There are several ways to make money by investing in stock. One option for investors is to hold shares and earn money from dividends, which are cash payments that companies offer to their shareholders as investment incentives. But dividends are voluntary, and when a business changes its dividend offering by any amount it can affect the stock's price.
What Dividends Indicate
Businesses are free to change the level of stock dividends at any time. Most business pay dividends quarterly, with each stockholder receiving the flat dividend rate for each share he owns. Businesses fund dividend payments out of their retained earnings or earnings from investments. This means that when a business increases its dividend, it serves as an indication that the company has strong earnings and the ability to spend more on dividends. Likewise, when a business reduces its dividend, it may indicate an inability to pay or uncertainty about having the money to pay dividends in the future.
A stock's price is likely to increase if the company announces a significant and unexpected boost to its dividend rate. This occurs for a number of reasons. By increasing the dividend, the business signals that it has the money to do so. It also ensures that its investors will receive even more cash in the form of dividends, even if the share price falls in the future. This offsets some of the risk of investing and increases demand, which in turn drives up share prices.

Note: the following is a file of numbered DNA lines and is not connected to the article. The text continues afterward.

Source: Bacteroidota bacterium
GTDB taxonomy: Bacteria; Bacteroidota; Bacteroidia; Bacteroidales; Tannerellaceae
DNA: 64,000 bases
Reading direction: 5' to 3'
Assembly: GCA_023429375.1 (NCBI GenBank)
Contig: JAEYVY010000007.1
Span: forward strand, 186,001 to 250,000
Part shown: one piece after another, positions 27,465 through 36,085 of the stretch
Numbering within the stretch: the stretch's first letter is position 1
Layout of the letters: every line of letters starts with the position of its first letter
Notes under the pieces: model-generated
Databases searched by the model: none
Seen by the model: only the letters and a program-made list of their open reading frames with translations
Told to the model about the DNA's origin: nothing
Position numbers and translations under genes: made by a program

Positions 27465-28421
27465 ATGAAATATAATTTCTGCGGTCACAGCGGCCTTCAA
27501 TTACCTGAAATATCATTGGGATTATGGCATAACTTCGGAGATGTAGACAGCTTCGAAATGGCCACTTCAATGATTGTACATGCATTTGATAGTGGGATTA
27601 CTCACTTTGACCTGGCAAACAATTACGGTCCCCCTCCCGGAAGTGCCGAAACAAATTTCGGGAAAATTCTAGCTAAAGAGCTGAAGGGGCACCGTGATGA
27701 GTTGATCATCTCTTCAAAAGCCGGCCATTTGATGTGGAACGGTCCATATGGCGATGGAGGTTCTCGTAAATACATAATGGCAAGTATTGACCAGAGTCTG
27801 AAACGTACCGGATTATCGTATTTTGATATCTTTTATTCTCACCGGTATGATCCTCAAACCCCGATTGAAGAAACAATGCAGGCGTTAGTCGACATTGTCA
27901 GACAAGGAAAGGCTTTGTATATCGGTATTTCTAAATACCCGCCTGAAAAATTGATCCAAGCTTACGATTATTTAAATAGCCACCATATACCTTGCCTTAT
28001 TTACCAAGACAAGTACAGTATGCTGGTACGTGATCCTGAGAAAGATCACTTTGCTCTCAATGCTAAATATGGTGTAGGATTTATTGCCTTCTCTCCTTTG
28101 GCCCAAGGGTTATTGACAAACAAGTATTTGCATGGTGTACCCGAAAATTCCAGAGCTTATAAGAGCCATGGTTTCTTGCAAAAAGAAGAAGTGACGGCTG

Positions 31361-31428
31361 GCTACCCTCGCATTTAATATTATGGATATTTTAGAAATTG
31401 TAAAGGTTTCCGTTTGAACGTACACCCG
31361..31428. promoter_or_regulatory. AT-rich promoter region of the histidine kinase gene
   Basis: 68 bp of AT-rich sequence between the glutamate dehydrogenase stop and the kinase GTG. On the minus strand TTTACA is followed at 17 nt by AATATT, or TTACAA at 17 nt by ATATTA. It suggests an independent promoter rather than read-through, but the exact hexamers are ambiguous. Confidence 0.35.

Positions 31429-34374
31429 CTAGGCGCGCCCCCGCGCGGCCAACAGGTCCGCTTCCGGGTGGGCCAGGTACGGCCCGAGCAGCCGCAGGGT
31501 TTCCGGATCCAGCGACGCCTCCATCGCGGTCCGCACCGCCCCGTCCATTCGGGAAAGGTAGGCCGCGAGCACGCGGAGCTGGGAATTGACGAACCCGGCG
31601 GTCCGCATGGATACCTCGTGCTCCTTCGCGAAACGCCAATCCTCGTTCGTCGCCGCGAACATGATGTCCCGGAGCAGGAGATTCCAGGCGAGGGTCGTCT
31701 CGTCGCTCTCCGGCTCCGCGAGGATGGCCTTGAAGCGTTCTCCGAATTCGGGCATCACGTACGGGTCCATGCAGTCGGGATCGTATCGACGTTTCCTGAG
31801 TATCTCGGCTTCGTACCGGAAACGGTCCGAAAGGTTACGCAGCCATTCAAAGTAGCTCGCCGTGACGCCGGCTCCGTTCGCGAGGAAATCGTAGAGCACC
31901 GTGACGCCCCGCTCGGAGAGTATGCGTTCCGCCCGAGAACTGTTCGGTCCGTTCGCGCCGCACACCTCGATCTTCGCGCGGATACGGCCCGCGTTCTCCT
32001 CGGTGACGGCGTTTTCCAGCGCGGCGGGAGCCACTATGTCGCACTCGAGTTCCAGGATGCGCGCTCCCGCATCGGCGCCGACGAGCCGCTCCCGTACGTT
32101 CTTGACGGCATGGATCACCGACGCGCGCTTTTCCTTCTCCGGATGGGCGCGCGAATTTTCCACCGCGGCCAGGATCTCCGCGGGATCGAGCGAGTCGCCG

Dividend cuts of any size can cause a stock's value to fall, sometimes sharply. This occurs when investors, who have been receiving dividend payments in a certain amount for as long as they've held a particular stock, are faced with the prospect of decreased investment income. Selling shares allows an investor to get cash to invest in a business with a higher dividend, but it also drives down the price of the shares of the business that announced a dividend cut. Dividend cuts also bode poorly for future investing, since a business with a low dividend will need to work harder to attract investors who have better options elsewhere in the market.
Effects of Dividend Payment
When a company actually pays out a dividend that is identical, or similar, to its recent dividend offerings, the payment is unlikely to affect stock prices in any meaningful way. This is because all stock investing involves predicting the future value of a business and its shares. When buyers and sellers come together on a share price, this price reflects not only the current dividend that the stock includes but also expected changes in the near future. In other words, the stock market factors dividend amounts and likely changes into share prices as soon as investors become aware of them. Unexpected dividend changes, regardless of amount, are the most likely to change stock prices.
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